Monthly Archives: November 2015

Central bank credibility and political risk premium

Central bank credibility is arguably a function of how central bank is placed with the government organization and fiscal policy credibility (particularly when monetary and fiscal policy gets a bit blurred these days when some central banks purchase sovereign bond to suppress the yield curve), among other things.

A central bank rarely achieves full independence and hence it is subject to the tension of political power within the government organization. It means that central bank independence could be affected by political risk. In addition, it is well established that fiscal risk incorporates political risk premium. And therefore, central bank credibility should be affected by political risk and hence any assets that is affected by central bank credibility should require a certain level of political risk premium.

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When RMB becomes part of the SDR basket…

A non-event for the market.

And yet good news for the pro-reform camp as it means lots of steps in opening up the capital account and loosening the exchange rate control are irreversible. It could also be good news for the pro-growth camp who may take this as a sign of growing importance of China in the world stage – another boost of national pride – which then can be used to justified the pro-growth policy.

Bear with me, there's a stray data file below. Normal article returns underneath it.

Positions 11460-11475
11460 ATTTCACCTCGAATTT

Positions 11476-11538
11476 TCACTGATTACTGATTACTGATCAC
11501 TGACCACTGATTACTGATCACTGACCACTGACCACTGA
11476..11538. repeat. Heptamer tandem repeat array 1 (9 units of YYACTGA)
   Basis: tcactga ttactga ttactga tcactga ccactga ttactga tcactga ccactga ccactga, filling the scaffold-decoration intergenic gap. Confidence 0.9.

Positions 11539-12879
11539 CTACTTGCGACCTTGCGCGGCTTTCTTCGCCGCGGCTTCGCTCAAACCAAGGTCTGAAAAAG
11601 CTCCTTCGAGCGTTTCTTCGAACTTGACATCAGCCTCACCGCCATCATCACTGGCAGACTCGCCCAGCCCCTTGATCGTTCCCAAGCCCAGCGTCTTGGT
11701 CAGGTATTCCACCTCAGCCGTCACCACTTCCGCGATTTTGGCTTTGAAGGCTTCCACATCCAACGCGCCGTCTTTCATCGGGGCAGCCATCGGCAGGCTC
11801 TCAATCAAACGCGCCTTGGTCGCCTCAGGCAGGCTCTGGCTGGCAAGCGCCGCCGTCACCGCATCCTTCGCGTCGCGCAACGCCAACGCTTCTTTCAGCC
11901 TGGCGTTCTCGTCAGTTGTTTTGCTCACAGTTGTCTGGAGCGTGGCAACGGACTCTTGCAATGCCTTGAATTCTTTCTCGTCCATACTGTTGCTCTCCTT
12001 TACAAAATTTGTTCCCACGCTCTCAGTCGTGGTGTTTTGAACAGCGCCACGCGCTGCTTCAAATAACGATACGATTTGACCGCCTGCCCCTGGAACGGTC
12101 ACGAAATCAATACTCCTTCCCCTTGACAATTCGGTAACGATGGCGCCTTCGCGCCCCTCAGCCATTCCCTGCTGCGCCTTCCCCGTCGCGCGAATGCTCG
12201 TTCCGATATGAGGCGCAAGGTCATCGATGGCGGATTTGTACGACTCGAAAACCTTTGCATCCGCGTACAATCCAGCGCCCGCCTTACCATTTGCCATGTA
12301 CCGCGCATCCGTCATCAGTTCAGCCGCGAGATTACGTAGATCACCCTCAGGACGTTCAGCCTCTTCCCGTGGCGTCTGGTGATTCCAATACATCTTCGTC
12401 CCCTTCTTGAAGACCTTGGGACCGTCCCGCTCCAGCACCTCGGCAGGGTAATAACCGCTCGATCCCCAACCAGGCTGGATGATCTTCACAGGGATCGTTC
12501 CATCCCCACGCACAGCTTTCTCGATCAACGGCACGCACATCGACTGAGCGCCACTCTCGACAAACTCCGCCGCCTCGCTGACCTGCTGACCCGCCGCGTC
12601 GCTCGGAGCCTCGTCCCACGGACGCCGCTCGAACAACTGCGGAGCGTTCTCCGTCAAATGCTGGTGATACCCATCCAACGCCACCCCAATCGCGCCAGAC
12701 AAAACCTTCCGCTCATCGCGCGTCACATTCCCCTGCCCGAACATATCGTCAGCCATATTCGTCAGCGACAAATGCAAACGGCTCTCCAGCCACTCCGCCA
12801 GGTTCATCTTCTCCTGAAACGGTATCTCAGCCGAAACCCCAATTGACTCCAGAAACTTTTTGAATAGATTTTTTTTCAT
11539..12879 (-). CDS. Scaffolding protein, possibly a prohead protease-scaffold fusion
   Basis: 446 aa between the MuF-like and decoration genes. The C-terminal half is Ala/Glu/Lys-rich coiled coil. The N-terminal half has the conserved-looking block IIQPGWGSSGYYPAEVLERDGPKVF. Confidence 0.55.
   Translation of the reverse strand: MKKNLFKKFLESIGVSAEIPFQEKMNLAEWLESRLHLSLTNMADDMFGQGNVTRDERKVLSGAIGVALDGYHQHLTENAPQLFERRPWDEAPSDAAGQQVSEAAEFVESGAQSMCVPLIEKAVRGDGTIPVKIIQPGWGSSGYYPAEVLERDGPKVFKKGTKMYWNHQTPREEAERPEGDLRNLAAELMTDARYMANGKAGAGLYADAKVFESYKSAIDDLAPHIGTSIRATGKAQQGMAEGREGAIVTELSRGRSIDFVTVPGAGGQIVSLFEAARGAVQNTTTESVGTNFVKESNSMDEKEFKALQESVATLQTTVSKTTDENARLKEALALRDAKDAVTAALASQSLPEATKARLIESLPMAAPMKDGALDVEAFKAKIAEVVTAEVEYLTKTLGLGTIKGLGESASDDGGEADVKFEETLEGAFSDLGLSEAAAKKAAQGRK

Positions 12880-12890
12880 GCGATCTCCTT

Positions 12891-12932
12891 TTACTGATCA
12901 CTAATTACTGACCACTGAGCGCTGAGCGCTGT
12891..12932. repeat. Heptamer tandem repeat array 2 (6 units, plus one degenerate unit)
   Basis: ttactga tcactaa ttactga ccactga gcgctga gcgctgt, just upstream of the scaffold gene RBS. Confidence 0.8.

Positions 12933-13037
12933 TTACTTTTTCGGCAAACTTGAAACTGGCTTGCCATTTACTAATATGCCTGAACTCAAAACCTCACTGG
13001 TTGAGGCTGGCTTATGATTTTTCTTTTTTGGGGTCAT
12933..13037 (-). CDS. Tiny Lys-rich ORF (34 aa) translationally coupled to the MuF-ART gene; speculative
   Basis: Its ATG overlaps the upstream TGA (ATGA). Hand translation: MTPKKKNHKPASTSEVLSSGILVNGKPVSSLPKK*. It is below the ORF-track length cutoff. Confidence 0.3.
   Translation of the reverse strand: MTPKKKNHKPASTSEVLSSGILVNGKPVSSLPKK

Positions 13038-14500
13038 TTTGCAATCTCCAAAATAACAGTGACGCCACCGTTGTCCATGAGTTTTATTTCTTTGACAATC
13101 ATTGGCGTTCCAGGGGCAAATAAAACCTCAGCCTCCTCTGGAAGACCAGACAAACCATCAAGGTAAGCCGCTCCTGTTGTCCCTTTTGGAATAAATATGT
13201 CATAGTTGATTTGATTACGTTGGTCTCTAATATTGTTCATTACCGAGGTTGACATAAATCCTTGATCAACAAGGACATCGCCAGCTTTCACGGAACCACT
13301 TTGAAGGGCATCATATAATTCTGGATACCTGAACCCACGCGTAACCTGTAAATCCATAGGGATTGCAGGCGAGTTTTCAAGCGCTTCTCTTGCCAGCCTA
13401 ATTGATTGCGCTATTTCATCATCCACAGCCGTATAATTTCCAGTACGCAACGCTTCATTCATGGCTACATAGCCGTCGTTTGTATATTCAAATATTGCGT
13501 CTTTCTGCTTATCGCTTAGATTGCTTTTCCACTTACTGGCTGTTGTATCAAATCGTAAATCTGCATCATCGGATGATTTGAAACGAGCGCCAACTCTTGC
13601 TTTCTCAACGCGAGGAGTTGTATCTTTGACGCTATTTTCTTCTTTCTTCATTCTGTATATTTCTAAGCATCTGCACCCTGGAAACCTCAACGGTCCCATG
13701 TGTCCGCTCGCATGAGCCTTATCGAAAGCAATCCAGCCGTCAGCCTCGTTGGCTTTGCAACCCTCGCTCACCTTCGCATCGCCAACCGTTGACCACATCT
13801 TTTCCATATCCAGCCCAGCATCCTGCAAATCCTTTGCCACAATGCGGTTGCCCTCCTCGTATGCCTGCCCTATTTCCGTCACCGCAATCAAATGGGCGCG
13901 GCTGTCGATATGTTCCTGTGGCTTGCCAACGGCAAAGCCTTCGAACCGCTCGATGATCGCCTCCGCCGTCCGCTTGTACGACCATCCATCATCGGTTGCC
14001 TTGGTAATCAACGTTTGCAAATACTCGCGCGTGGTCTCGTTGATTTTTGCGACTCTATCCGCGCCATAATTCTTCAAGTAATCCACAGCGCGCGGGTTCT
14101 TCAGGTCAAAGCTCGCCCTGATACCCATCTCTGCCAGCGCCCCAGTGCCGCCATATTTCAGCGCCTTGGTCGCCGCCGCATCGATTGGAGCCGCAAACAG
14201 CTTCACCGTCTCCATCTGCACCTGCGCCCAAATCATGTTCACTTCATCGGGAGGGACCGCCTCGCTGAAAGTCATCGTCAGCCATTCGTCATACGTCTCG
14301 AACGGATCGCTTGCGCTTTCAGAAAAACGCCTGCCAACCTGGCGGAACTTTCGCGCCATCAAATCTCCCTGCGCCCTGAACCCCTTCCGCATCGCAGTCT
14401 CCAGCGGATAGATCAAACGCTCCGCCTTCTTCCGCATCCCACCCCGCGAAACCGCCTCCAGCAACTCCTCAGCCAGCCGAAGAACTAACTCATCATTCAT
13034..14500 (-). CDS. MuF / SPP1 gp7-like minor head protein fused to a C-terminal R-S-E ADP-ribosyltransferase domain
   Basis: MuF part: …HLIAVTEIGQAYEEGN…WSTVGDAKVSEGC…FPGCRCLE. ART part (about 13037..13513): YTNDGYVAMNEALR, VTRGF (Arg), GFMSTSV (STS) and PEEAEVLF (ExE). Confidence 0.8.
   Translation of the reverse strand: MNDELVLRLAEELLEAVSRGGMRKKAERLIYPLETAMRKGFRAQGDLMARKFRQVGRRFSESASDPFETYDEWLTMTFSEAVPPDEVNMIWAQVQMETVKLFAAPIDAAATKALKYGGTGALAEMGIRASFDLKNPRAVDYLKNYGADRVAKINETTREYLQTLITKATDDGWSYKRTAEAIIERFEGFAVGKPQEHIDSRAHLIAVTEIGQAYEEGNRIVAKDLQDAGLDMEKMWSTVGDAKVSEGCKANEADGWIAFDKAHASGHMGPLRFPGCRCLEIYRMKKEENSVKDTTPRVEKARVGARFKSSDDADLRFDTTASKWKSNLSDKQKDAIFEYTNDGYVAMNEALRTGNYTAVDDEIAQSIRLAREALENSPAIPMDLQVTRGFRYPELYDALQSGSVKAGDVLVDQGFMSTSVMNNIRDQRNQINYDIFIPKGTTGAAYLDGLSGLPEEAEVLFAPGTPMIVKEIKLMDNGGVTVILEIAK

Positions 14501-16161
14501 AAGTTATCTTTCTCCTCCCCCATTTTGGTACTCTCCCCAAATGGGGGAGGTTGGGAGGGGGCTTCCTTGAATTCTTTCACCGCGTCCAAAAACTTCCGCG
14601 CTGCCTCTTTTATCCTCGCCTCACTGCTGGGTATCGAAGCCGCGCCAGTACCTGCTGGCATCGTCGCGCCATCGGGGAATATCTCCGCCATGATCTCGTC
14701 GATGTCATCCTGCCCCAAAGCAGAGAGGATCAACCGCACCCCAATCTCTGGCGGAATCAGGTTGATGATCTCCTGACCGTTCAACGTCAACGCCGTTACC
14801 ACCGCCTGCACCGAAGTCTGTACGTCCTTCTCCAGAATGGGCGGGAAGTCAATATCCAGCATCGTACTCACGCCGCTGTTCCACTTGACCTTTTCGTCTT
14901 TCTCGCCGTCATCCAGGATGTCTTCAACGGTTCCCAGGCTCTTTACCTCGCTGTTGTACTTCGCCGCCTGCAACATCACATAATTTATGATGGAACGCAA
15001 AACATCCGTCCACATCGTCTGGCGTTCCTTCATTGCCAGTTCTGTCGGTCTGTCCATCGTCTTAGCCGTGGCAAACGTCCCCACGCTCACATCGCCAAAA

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Man vs Machine?

This is an out-of-date question.

Man vs Machine was a famous question when Kasparov was defeated in a chess game by IBM-developed Deep Blue. However, this question is outdated as a book I read today said that, rather than a match between Man and Machine, it is a match between two roles of Man: a man as performer – who has ego and emotion – and a man as a toolmaker – who builds a machine without ego or emotion, but yet can only think in orderly fashion.

I totally agree. It shouldn’t be man versus machine in today’s world, but rather man and machine. Afterwards, a machine should be a continuously-refined tool by man. The key question is how to develop a machine so that it imitative human thought process. To take the argument further, it is about how to handle uncertainty or even seemly disorder information and generate actions or actionable insights.